It was about this period that Ammon, 1105 the Egyptian, embraced philosophy. It is said that he was compelled to marry by his family, but that his wife never knew him carnally; for on the day of their marriage, when they were alone, and when he as the bridegroom was leading her as the bride to his bed, he said to her, “Oh, woman! our marriage has indeed taken place, but it is not consummated”; and then he showed her from the Holy Scriptures that it was her chief good to remain a virgin, and entreated that they might live apart. She was convinced by his arguments concerning virginity, but was much distressed by the thought of being separated from him; and therefore, though occupying a separate bed, he lived with her for eighteen years, during which time he did not neglect the monastic exercises. At the end of this period, the woman whose emulation had been strongly excited by the virtue of her husband, became convinced that it was not just that such a man should, on her account, live in the domestic sphere; and she considered that it was necessary that each should, for the sake of philosophy, live apart from the other; and she entreated this of her husband. He therefore took his departure, after having thanked God for the counsel of his wife, and said to her, “Do thou retain this house, and I will make another for myself.” He retired to a desert place, south of the Mareotic lake between Scitis and the mountain called Nitria; and here, during two and twenty years, he devoted himself to philosophy and visited his wife twice every year. This divine man was the founder of the monasteries there, and gathered round him many disciples of note, as the registers of succession show. Many extraordinary events happened to him, which have been accurately fixed by the Egyptian monks, who did very much to commemorate carefully the virtues of the more ancient ascetics, preserved in a succession of unwritten tradition. I will relate such of them as have come to our knowledge.
Ammon and his disciple Theodore, had once occasion to take a journey somewhere, and on the road found it requisite to cross a canal called Lycus. Ammon ordered Theodore to pass over backwards, lest they should witness each others nudity, and as he was likewise ashamed to see himself naked, he was suddenly, and by a Divine impulse, seized and carried over, and landed on the opposite bank. When Theodore had crossed the water, he perceived that the clothes and feet of the elder were not wet, and inquired the reason; not receiving a reply, he expostulated strongly on the subject, and at length Ammon, after stipulating that it should not be mentioned during his lifetime, confessed the fact.
Here follows another miracle of the same nature. Some wicked fathers, having brought to him a son, who had been bitten by a mad dog, and was nigh unto death, besought him in their lamentations to heal him. He said to them, “Your son does not require my healing, but if you are willing to restore to your masters the ox you have stolen, he will be healed immediately.” And the result was even as had been predicted; for the ox was restored and the malady of the child removed. It is said that, when Ammon died, Antony saw his spirit ascending into heaven, since the heavenly powers conducted him with the singing of psalms, and on being questioned by his companions as to the cause of his evident astonishment, he did not conceal the matter from them; for he was seen to survey the sky intently, because of his amazement at the sight of the marvelous spectacle. A short time after, certain persons came from Scitis, and, announcing the hour of Ammons death, the truth of Antonys prediction was manifested. Thus, as is testified by all good men, each of these holy persons was blessed in a special manner; the one, by being released from this life; the other, by being accounted worthy of witnessing so miraculous a spectacle as that which God showed him; for Antony and Ammon lived at a distance of many days journey from each other, and the above incident is corroborated by those who were personally acquainted with them both.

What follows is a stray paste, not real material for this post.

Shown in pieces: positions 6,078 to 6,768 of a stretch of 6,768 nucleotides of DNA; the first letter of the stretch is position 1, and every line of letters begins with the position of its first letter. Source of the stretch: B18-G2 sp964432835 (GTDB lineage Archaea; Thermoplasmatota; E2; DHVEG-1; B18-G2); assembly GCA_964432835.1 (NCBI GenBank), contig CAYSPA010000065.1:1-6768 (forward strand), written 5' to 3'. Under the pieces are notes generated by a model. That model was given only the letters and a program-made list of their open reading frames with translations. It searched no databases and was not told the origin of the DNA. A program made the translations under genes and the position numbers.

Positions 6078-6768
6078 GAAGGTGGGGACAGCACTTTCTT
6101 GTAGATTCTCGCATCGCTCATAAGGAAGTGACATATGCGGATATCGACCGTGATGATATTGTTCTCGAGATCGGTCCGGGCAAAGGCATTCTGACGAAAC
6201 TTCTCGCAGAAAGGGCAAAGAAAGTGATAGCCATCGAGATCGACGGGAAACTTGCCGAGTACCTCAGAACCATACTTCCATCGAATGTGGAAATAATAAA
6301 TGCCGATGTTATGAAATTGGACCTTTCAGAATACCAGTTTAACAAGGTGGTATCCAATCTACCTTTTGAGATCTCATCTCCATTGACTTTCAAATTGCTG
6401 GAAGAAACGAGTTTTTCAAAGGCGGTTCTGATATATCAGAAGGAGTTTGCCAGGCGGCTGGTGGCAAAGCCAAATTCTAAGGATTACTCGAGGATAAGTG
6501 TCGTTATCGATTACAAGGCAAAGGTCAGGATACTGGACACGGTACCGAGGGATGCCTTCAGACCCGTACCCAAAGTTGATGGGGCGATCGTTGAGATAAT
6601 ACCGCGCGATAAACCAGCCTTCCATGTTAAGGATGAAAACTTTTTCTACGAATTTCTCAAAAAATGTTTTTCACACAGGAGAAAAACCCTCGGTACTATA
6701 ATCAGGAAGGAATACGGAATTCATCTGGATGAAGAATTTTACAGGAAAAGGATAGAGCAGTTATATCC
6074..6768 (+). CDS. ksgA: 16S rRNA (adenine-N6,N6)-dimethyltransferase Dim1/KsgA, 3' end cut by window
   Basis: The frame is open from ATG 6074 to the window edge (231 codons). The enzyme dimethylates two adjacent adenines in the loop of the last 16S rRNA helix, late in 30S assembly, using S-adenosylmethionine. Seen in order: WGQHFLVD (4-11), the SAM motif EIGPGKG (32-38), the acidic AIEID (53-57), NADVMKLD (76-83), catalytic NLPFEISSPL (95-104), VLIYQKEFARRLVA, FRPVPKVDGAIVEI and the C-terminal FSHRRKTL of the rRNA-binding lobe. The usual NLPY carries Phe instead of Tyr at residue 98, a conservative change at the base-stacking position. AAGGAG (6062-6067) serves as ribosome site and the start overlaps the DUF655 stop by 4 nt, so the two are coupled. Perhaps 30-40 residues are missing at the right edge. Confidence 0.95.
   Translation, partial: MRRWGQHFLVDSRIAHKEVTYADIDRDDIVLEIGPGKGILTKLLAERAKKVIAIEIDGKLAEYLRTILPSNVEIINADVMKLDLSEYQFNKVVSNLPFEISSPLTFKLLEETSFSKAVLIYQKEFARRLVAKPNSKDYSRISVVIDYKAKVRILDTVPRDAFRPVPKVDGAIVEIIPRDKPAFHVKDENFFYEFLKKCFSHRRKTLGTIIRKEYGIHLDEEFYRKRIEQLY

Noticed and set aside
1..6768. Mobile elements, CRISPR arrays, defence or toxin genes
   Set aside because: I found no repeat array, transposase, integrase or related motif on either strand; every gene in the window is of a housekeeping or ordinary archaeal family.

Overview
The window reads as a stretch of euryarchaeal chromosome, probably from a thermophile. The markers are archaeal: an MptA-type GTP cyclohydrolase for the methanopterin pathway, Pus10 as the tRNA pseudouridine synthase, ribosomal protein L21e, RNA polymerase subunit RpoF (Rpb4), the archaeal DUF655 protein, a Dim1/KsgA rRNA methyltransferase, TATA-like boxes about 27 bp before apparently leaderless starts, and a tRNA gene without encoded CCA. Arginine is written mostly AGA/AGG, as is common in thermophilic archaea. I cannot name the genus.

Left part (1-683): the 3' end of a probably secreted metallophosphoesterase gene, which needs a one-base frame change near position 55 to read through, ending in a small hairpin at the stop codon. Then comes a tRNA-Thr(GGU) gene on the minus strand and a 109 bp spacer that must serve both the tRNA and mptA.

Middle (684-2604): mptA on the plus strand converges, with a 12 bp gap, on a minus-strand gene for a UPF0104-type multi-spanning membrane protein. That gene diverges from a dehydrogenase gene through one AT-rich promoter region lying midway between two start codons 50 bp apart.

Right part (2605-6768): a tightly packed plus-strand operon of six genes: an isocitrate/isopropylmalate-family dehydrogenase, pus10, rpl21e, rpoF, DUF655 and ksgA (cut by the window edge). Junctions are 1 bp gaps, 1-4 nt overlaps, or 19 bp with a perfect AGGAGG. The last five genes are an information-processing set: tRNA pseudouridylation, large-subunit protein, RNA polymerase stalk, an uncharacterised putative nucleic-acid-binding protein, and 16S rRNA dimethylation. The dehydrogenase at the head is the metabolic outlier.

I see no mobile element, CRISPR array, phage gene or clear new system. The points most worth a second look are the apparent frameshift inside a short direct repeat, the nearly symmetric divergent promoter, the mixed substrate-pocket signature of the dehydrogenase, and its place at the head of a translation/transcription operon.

p. 251 I am convinced that it was likewise during this reign that Eutychianus 1106 embraced philosophy. He fixed his residence in Bithynia, near Olympus. He belonged to the sect of the Novatians, 1107 and was a partaker of Divine grace; he healed diseases and wrought miracles, and the fame of his virtuous life induced Constantine to keep his intimacy and friendship. It so happened, that about this period, one of the royal body-guard, who was suspected of plotting against the sovereign, fled, and after search, was apprehended near Olympus. Eutychianus was besought by relatives of the man to intercede on his behalf with the emperor, and in the meantime, to direct that the prisoners chains might be loosened, lest he should perish beneath their weight. It is related that Eutychianus accordingly sent to the officers who held the man in custody, desiring them to loosen the chains; and that, on their refusal, he went himself to the prison, when the doors, though fastened, opened of their own accord, and the bonds of the prisoner fell off. Eutychianus afterwards repaired to the emperor who was then residing at Byzantium, and easily obtained a pardon, for Constantine was not wont to refuse his requests, because he held the man in very great honor.
I have now given in few words the history of the most illustrious professors of the monastic philosophy. If any one desires more exact information about these men he will find it in the biographies which have been written of very many of them.
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